Hamilton renters’ group conducting extreme heat survey

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Published July 20, 2022 at 2:14 pm

Hamilton ACORN is trying to find how many apartment residents in the city deal with sweltering humdity in the summer.

The tenants advocacy group has begun an Extreme Heat Survey as part of a longer-range effort to lobby the city to revise its property standards bylaw to address heat. Hamilton does not require air conditioning to be provided by building owners and landlords, and while a minimum temperature must be maintained during the cold-weather months, there is nothing about limiting the heat indoors during July and August.


“Many people across Hamilton are suffering under the extreme heat in their apartments during the summer months,” the survey says. “The ability to feel comfortable in your home is a right!”

Hamilton, at this writing, is under a heat warning. The humidex on Tuesday was 41.8C, which is the third-highest on record for July 19. It was the seventh time on that date that the humidex reached 40. Five of those occurrences have come in the past decade.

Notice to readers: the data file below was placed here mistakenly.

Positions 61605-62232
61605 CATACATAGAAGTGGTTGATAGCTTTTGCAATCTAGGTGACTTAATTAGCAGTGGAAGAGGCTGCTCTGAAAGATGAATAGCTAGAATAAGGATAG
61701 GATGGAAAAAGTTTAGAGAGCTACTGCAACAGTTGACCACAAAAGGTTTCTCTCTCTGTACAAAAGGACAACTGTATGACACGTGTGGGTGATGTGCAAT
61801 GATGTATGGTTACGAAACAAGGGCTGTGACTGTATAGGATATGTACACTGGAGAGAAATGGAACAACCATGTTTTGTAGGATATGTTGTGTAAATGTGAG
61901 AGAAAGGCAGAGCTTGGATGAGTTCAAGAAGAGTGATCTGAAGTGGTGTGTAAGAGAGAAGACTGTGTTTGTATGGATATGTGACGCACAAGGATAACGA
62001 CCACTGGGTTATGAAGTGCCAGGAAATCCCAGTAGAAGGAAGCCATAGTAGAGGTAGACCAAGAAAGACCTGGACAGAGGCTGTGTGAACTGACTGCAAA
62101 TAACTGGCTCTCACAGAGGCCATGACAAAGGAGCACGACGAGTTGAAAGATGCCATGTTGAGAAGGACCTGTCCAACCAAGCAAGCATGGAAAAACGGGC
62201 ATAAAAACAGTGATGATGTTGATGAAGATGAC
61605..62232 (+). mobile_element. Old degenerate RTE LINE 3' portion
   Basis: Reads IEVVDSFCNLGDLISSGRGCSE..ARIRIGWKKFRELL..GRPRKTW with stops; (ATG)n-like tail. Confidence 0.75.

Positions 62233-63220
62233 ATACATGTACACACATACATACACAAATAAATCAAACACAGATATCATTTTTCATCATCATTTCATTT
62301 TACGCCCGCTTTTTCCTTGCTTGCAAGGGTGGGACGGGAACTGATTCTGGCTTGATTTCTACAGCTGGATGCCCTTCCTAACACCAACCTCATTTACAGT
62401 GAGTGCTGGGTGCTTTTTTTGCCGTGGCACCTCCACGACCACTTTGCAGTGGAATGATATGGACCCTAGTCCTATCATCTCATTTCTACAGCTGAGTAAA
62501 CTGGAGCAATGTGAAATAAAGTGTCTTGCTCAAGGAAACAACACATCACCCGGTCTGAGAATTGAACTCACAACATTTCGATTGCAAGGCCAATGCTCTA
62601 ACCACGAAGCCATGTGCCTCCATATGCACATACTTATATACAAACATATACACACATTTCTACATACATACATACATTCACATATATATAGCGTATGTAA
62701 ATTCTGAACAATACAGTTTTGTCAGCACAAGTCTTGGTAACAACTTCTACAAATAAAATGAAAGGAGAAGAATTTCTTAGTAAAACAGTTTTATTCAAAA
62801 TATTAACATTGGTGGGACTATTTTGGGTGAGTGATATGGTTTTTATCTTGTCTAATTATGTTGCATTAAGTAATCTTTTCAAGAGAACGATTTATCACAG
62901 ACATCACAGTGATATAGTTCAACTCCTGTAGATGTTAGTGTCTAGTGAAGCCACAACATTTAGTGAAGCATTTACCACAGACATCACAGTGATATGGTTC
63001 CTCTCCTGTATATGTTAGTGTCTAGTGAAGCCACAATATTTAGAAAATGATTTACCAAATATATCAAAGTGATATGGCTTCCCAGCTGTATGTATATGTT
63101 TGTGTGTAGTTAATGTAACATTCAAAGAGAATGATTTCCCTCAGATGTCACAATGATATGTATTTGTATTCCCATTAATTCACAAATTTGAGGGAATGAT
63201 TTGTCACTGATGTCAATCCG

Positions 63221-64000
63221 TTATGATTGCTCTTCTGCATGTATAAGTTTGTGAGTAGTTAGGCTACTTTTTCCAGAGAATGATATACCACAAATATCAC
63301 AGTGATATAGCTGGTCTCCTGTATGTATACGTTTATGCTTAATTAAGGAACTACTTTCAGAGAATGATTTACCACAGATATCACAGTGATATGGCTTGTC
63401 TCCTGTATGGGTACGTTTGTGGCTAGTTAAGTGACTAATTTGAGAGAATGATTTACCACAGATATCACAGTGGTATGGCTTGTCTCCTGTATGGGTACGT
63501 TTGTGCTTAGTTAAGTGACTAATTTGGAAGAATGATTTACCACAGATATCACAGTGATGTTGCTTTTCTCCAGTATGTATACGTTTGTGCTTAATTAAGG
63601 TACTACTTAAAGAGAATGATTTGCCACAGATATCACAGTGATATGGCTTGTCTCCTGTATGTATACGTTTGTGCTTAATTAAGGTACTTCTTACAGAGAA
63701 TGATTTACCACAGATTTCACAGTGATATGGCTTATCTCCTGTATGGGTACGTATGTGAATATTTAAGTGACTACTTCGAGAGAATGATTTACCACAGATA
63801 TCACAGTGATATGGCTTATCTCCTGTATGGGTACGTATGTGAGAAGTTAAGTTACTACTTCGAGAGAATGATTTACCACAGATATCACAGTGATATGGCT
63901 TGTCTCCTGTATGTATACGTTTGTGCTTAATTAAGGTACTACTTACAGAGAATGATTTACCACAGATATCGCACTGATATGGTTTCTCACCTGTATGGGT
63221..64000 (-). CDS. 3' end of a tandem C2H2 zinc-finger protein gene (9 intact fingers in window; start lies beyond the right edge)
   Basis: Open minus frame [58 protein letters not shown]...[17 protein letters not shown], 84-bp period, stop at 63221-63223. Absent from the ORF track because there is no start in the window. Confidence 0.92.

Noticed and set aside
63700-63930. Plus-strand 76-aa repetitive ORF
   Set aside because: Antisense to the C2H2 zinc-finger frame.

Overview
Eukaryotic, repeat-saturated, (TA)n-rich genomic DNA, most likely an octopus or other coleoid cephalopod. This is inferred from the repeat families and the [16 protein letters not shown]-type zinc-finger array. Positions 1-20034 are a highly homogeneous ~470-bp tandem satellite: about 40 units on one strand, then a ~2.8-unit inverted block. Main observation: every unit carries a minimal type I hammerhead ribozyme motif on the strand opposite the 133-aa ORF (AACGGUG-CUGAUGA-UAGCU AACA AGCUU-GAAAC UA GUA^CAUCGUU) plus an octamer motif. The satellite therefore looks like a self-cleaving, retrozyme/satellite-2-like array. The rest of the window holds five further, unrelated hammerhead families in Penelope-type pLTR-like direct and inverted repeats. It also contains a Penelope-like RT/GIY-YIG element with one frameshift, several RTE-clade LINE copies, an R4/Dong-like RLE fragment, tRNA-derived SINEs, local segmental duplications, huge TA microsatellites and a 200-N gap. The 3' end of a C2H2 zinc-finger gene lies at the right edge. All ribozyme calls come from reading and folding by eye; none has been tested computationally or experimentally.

The ACORN survey, which is available in a Google Doc, also asks people about the effects from living in a hot building. Those can include cramps and pain, fatigue, headaches, heat stroke, poor sleep, and difficulty completing tasks or concentrating.

It also aasks responding renters a series of questions about their living situation. Those include whether they have air conditioning (and what type), the reasons for not having it, and whether their landlord has pressured them to remove an A/C unit.

There are also demographic questions, such as income level and whether there are children or codependants living in the unit.

‘We are warming rapidly’

Last summer, Dr. Altaf Arain, from the McMaster University Centre for Climate Change, explained that Hamilton renters are particularly vulnerable to the effects of climate change. During a Zoom webinar a year ago, Arain noted that Hamilton is near a major body of water (Lake Ontario) in the most densely populated region of Canada. Northern latitudes are also likely to see a faster rate of average temperature change than the entire Earth.

“We are warming, and we are warming rapidly,” Arain explained. “We’ll have more rain, extreme flooding, and we may have droughts as well

Proportionately, more highrises are in the lower city, which also experiences more acute humidity due to an urban heat island effect. Hamilton’s current growth plans call for increasing population density in the lower city, which means more highrise buildings that will constrict airflow.

The survey is available online, and ACORN has said it wants to delegate to City Hall by the end of this summer.

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